Milton's Emerging View of Fame and the Heroic Life
SubjectMilton, John, 1608-1674--Paradise lost--Criticism and interpretation; Milton, John, 1608-1674--Paradisa regained--Criticism and interpretation; Milton, John, 1608-1675--Samson Agonistes--Criticism and interpretation; Epic poetry--Criticism and interpretation; English drama (Tragedy)--Poetry--Criticism and interpretation
By the writing of Paradise Lost, Paradise Regained, and Samson Agonistes, Milton clearly defines fame in Christian terms. His method is generally parodic; he throws into relief true fame by parodying its false varieties. Thus he makes a clear distinction between earthly fame and heavenly fame. Chapter 1 traces Milton's struggle to define fame in his early poetry. His major works are treated independently in subsequent chapters; each chapter discusses his view of fame from negative and positive aspects through concrete representations. The last chapter gives a summary of the thesis. Milton, in his early poetry, realizes and expresses the transient qualities of earthly fame. He clearly distinguishes, however, true Christian fame from the traditional concept of earthly fame in his major poetry by illustrating (1) the exemplary pattern of achieving true fame in the Son's act of faith, his ministry of redemption and (2) the parodic pattern of true fame in Satan's act of disobedience and self-glorification, his pretense as an exemplar of the worldly heroes. In the pattern of Samson's regenerative experience, Milton shows how the Son's type of act of faith resulted in ultimate fame.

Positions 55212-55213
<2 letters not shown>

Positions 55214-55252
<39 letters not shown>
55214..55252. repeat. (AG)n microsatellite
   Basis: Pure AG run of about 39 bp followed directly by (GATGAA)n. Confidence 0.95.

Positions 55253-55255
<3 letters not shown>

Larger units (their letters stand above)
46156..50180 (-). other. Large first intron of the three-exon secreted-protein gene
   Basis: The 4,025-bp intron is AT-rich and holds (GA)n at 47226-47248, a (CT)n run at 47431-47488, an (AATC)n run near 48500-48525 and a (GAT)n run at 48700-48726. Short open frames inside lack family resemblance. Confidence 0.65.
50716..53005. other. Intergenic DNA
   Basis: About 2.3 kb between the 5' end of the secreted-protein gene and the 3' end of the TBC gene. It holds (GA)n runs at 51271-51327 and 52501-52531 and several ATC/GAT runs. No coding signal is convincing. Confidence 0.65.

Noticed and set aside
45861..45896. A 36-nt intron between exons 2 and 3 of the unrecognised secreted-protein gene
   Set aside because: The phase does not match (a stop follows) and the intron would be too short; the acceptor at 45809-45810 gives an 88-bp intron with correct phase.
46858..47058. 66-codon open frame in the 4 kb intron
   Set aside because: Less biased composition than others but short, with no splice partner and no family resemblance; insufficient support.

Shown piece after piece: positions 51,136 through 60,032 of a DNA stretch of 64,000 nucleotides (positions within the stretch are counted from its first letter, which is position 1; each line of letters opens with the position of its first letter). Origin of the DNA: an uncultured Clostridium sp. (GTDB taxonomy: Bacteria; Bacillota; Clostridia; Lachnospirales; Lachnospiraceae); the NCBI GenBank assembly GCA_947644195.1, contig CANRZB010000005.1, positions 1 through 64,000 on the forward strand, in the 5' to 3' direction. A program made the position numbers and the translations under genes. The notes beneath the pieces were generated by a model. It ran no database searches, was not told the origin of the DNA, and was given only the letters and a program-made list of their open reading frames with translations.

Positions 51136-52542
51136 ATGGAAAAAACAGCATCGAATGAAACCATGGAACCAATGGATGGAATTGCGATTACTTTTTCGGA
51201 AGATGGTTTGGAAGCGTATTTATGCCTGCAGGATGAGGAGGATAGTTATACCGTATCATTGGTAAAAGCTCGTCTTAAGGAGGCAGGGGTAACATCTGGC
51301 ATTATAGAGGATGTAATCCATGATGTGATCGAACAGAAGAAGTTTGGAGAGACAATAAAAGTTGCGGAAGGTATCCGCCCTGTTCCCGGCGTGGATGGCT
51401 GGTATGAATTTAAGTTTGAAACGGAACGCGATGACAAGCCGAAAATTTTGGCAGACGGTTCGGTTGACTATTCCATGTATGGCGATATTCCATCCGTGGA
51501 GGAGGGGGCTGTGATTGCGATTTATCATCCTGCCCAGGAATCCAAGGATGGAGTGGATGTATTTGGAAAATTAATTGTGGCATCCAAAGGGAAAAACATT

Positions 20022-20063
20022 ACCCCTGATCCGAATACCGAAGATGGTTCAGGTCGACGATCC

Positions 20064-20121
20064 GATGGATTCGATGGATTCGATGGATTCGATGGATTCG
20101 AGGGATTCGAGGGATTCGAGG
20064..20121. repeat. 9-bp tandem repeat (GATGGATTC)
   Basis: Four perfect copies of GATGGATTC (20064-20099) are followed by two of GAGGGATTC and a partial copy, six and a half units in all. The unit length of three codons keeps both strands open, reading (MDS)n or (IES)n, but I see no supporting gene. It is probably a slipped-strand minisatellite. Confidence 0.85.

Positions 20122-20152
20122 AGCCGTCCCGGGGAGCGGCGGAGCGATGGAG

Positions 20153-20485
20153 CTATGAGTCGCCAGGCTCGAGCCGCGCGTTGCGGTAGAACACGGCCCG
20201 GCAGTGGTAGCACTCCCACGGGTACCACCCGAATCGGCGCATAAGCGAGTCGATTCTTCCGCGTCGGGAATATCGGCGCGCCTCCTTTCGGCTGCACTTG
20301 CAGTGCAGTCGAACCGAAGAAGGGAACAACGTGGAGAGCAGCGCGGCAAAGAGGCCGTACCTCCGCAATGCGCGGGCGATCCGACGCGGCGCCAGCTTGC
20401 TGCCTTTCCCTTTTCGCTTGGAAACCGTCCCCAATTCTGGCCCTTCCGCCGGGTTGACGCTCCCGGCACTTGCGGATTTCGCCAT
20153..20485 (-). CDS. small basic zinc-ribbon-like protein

204 leaves. Advisor: Dr. William B. Bjornstad
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